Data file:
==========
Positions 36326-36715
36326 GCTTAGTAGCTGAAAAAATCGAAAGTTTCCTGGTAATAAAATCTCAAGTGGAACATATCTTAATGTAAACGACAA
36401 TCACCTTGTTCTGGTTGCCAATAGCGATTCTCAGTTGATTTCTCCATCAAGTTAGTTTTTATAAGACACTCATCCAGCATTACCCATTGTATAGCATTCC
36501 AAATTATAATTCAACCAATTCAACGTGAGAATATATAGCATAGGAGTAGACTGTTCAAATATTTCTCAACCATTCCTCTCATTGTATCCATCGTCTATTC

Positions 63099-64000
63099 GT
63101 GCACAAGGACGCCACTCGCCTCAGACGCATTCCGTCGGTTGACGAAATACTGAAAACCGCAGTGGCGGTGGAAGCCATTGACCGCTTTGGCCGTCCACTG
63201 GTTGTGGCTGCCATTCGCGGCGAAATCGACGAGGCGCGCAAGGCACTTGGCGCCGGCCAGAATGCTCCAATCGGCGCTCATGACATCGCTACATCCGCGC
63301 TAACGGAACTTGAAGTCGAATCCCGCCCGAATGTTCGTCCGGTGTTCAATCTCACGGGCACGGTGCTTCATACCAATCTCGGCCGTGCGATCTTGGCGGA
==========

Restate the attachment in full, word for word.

Positions 36326-36715
36326 GCTTAGTAGCTGAAAAAATCGAAAGTTTCCTGGTAATAAAATCTCAAGTGGAACATATCTTAATGTAAACGACAA
36401 TCACCTTGTTCTGGTTGCCAATAGCGATTCTCAGTTGATTTCTCCATCAAGTTAGTTTTTATAAGACACTCATCCAGCATTACCCATTGTATAGCATTCC
36501 AAATTATAATTCAACCAATTCAACGTGAGAATATATAGCATAGGAGTAGACTGTTCAAATATTTCTCAACCATTCCTCTCATTGTATCCATCGTCTATTC

Positions 63099-64000
63099 GT
63101 GCACAAGGACGCCACTCGCCTCAGACGCATTCCGTCGGTTGACGAAATACTGAAAACCGCAGTGGCGGTGGAAGCCATTGACCGCTTTGGCCGTCCACTG
63201 GTTGTGGCTGCCATTCGCGGCGAAATCGACGAGGCGCGCAAGGCACTTGGCGCCGGCCAGAATGCTCCAATCGGCGCTCATGACATCGCTACATCCGCGC
63301 TAACGGAACTTGAAGTCGAATCCCGCCCGAATGTTCGTCCGGTGTTCAATCTCACGGGCACGGTGCTTCATACCAATCTCGGCCGTGCGATCTTGGCGGA